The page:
Homes across the country are transitioning from fossil-fueled electricity to cleaner energy options. With the sun shining bright nearly every day in Hawaii, a photovoltaic system can be a great choice for local families.
The size of a PV system is based on current and future demands, something many homeowners may not realize. Before starting the PV process, it’s advised to review six to 12 consecutive electric bills to determine the average amount of power used each month. Other methods of lowering energy use should be put into practice prior to determining this average. Some ways to save include:
• Switching all possible lighting to LED
• Updating refrigerator and/or freezer to more energy-efficient, up-to-date models
• Keeping refrigerator and/or freezer coils clean and dust-free per the manufacturer’s recommendation
• Keeping refrigerator and/or freezer in a well-ventilated room out of direct sunlight and/or excessive heat
• Tinting windows and/or installing energy-efficient windows to keep the interior cool
• Converting appliances to gas
• Running air conditioning at varying settings all day rather than turning it off in the morning and on in the evening
• Hanging laundry when possible
Q&A with Kelii Peltier, AVP Loan Administrator, NMLS # 489883, HawaiiUSA Federal Credit Union
Q: How can Hawaii homeowners finance a new PV system?
A: Home improvement loans and home equity lines of credit, or HELOCs, typically have lower rates and longer terms, which equate to lower, more manageable monthly payments. Also, home equity lines of credit, once paid down, can be used for other bigger ticket items later. We’ve had many members use both loan types to finance their PV systems. And combined with tax credits, many paid off their systems well in advance and were able to enjoy the benefits of not only having low monthly electric bills, but also more money to spend. It’s ideal to apply the extra money saved from your electric bill toward the payment on the home improvement loan or HELOC.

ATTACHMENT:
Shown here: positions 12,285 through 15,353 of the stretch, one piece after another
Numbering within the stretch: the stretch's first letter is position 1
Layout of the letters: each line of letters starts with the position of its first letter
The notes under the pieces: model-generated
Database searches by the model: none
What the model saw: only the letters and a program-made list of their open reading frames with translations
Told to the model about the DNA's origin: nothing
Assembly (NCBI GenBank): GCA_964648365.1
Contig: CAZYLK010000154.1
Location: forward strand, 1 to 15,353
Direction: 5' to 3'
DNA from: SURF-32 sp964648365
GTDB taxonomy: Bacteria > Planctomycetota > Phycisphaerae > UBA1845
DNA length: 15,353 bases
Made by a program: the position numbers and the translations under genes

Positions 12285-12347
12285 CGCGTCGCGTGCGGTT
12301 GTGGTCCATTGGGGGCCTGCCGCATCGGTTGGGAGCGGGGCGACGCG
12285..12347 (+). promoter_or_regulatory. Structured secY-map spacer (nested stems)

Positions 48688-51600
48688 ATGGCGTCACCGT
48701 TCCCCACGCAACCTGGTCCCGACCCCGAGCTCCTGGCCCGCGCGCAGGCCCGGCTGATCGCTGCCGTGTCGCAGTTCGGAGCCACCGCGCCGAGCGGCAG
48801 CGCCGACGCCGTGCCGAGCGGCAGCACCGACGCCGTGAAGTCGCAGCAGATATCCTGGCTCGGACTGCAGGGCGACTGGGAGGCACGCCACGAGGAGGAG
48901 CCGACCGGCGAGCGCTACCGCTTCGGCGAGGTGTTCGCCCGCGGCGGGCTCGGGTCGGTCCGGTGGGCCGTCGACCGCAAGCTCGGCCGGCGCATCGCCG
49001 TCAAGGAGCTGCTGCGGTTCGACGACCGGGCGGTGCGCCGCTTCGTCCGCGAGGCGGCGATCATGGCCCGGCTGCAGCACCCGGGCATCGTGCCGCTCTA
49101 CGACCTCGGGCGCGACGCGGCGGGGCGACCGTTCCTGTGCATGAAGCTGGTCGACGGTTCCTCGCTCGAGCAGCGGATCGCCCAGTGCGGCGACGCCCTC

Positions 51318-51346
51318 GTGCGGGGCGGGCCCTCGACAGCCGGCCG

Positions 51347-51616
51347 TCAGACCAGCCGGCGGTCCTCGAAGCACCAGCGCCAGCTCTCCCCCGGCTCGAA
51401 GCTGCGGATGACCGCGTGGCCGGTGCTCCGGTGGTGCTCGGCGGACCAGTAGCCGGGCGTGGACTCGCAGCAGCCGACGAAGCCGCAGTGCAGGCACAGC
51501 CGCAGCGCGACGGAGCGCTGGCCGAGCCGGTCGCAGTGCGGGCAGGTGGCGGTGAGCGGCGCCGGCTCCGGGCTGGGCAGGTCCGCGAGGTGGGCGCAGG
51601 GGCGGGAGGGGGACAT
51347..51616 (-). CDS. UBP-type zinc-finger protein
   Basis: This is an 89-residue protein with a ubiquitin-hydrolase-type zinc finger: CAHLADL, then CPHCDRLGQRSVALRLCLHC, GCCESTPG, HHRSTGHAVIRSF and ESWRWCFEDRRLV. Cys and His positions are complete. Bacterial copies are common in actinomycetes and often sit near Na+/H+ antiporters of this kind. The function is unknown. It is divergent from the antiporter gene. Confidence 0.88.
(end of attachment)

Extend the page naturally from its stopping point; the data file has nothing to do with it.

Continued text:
Q: Do you have any tips for installing PV?
A: Whenever possible, install a PV system either on a patio roof or garage roof. Or, if room allows, get creative and make a roof out of the panels in your backyard for a nice place to barbecue and hang out with family and friends. If the panels are mounted on your dwelling’s roof, they could be damaged in a storm — or worse yet, they could rip off your roof. Your dwelling is less likely to suffer roofing damage if the panels are installed elsewhere. It should be noted that if you have panels on the roof of your home, any time the roof leaks the panels may need to be removed and reinstalled, adding costs to the repair. With panels standing on their own or fastened to the roof of nondwelling areas of your home, the chance of the inside of your home suffering water damage is greatly reduced.
HawaiiUSA FCU Main Branch
1226 College Walk
Honolulu, HI 96817
Monday-Friday 9 a.m. to 5 p.m.
Saturday 8:30 a.m. to 2:30 p.m.